It is not often that I find myself questioning why a theater company would tackle a show such as the one that I witnessed tonight. Theatre Y, I must say is a company that accepts challenge as it works to bring forth its “Mission” to “discover overlooked masterpieces in global contemporary theater and bring them to Chicago”! Thus says Theatre Y Artistic Director Melissa Lorraine. This they have done. “Penelope, O Penelope”, now in its US Premiere (in English) was written by Simon Abkarian and comes out of Homer’s “Odyssey” as told in modern day perspective.
Is this a story about a young man coming home from war after twenty long and hard years, to find that his wife is somewhat involved with another man? Is this a story about a man seeking revenge for the death of his father? Is this a story about a man trying to set things right for all those who are still surviving? Or, is it just a story about love- how long can it last and what is the cost to those who are involved?
Directed by Eva Patko, and performed in the theater that is located on the second floor of the St. Luke’s Church located at 2649 N. Francisco (two blocks west of Calfoirnia Avenue) in Logan Square. Francisco is a one-way street, heading SOUTH, so it is best to turn on from Diversey, The theater area was at one time the chapel, so it has a high ceiling with arches. For this production, the stage floor is all sand, so we are at the sea shore and the back of the stage is a huge white screen that is used for lighting effects, shadows and video. FYI- there is a character who is only on the video portion of the show, and yet was in the audience to take her bows.
This production which is two hours and twenty-seven minutes (with one intermission) is the telling of a story in a unique fashion with a very small (and talented) cast, but a show that I found quite long and very often confusing. What was real! hat was not! Who is who? Why are they dancing? There were times that it was difficult to hear the dialogue and although I know that the coming of the rats has some importance to the story- it does not truly get explained and in many cases becomes a sort of comic relief as actors hop over them, and then in one scene, an actual rat is used, and is played with and almost causes the actress to drop her props. Is this really needed?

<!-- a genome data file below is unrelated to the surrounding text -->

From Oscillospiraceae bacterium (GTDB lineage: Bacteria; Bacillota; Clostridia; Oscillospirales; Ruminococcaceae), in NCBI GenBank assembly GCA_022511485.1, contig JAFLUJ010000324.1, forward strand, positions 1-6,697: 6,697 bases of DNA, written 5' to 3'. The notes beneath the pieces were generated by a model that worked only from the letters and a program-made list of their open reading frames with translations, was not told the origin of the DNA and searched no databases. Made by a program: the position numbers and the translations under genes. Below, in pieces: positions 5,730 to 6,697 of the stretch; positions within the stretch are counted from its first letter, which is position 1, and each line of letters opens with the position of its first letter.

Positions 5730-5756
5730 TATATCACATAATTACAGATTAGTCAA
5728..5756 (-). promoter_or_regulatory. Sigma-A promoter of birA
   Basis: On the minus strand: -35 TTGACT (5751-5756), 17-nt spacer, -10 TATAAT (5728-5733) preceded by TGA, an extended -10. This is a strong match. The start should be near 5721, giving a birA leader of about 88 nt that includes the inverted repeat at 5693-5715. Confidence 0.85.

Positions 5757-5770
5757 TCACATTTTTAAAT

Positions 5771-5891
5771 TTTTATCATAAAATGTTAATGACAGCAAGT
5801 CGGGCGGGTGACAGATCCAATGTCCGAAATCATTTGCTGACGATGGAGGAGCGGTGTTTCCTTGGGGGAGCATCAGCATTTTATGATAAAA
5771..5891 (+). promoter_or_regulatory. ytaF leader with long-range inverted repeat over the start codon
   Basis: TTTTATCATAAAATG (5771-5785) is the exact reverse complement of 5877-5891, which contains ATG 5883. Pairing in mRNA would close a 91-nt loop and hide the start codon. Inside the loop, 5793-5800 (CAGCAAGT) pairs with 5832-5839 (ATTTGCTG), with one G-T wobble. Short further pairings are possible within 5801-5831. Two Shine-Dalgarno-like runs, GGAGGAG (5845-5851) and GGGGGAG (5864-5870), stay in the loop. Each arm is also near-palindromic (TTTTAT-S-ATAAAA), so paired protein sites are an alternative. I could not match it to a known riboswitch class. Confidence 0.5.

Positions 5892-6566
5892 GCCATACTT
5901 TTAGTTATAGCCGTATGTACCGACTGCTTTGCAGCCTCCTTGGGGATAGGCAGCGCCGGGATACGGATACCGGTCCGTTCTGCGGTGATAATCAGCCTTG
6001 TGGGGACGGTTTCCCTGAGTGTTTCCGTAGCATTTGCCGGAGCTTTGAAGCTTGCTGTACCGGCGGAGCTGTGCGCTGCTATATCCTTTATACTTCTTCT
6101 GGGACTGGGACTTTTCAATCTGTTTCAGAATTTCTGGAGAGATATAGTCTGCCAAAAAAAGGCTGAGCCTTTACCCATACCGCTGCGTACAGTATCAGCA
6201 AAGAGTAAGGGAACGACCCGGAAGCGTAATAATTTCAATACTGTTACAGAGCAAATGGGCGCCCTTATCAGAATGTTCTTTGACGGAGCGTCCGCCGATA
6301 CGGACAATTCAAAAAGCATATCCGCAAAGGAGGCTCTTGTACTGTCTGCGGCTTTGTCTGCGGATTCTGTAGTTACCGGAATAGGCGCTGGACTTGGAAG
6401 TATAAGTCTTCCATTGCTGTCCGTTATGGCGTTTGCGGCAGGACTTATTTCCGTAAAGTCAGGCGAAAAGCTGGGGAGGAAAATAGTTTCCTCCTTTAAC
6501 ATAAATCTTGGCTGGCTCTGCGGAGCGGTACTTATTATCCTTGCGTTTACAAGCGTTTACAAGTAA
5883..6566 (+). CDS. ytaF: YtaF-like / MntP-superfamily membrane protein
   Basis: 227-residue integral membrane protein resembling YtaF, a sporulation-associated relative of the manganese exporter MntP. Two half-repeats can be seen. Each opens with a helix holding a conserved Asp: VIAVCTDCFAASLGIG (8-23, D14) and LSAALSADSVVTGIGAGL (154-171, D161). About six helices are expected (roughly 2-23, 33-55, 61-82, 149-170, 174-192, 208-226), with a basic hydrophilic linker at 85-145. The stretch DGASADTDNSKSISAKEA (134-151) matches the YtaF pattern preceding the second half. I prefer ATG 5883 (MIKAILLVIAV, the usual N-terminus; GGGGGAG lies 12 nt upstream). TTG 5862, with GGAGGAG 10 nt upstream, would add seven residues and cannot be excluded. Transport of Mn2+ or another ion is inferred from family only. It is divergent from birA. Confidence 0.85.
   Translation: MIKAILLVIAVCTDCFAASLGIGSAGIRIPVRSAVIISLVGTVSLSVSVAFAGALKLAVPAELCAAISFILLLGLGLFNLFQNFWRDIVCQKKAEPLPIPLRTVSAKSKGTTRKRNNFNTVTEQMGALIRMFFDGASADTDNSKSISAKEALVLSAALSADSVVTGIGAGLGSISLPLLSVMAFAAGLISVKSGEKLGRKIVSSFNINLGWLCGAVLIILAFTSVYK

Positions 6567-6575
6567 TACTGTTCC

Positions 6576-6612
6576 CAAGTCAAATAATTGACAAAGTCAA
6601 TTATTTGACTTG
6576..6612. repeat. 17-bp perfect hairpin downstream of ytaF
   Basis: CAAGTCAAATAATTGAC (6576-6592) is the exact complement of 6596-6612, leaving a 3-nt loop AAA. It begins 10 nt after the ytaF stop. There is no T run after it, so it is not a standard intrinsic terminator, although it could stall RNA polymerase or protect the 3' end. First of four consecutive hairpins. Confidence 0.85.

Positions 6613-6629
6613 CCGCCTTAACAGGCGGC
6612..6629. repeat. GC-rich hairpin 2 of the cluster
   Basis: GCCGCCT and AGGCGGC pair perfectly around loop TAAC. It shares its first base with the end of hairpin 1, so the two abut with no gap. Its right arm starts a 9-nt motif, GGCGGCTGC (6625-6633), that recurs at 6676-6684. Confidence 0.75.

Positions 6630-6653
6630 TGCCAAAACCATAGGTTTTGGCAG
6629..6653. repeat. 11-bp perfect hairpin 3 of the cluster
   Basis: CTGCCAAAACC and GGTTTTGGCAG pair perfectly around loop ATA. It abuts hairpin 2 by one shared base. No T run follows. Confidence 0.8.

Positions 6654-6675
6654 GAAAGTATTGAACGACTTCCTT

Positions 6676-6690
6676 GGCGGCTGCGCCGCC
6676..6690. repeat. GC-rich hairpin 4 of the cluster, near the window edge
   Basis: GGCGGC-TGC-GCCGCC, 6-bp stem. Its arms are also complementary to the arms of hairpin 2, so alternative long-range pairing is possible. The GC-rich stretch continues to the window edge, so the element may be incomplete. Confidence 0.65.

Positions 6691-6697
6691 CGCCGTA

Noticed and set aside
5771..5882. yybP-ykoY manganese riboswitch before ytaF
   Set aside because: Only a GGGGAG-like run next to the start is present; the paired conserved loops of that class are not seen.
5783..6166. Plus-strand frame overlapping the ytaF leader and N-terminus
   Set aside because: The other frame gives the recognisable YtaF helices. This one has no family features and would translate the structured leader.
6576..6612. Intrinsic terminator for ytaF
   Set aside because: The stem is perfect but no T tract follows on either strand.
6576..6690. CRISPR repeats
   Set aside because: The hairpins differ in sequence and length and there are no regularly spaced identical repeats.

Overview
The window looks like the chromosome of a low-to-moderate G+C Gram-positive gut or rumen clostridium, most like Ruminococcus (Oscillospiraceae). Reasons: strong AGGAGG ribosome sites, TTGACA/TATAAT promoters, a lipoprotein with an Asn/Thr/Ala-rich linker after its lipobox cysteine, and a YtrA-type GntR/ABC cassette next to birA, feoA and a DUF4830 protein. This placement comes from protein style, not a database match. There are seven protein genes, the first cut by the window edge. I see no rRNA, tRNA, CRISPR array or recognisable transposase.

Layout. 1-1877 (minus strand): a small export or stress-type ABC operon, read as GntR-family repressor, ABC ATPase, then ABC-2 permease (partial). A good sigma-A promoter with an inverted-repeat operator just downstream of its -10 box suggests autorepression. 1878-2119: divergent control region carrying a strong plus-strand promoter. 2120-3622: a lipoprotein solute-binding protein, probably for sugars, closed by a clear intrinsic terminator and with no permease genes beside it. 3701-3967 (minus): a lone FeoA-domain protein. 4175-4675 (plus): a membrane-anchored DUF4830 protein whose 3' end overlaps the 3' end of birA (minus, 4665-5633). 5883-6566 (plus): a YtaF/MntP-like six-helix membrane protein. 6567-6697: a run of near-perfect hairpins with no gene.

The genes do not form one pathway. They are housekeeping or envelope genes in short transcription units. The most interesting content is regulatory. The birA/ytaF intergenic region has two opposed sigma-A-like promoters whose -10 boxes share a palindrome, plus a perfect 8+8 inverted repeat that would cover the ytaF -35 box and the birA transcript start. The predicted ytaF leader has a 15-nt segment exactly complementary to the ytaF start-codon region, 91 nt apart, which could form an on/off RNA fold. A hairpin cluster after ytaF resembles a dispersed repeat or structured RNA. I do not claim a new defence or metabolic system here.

I will say that the actors, in some cases, overcome the script and the direction-Rich Holton as Theos and Elias is powerful, Melissa Lorraine as Dinah and Sofia brings both characters to life and they never cross over. Catalina Vasile deftly handles Odessa and Daiva Bhandari is a strong Nuritsa. Kevin V. Smith takes on the role of Ante with great energy and while he shows his strength , once again, the script and the direction get in the way of what might have been an award-winning performance.
I give credit to this young company for reaching out to explore new avenues, but I truly think they need to consider their location and their venue, when selecting plays to do. Then, what they should consider is if they need to do shows that are over two hours. Perhaps this show could have been cut down and some of the extra “schtick” removed. That might have helped the audience stay with the who’s who and what’s what!
“Penelope, O Penelope” will continue at Theatre Y thru May 17th with performances as follows:
Fridays 7:30 p.m.
Saturdays 7:30 p.m.
Sundays 7:30 p.m.
Tickets are $20 (general seating) and $15 for Students and Seniors. There are only about 48 seats, but you can see all the action from every seat in the house, and for those sitting in the first row, the rats are not real!
Parking on the street is FREE and there is plenty available.
To see what other sare saying, visit www.theatreinchicago.com, go to Review Round-up an click at “Penelope,O Penelope”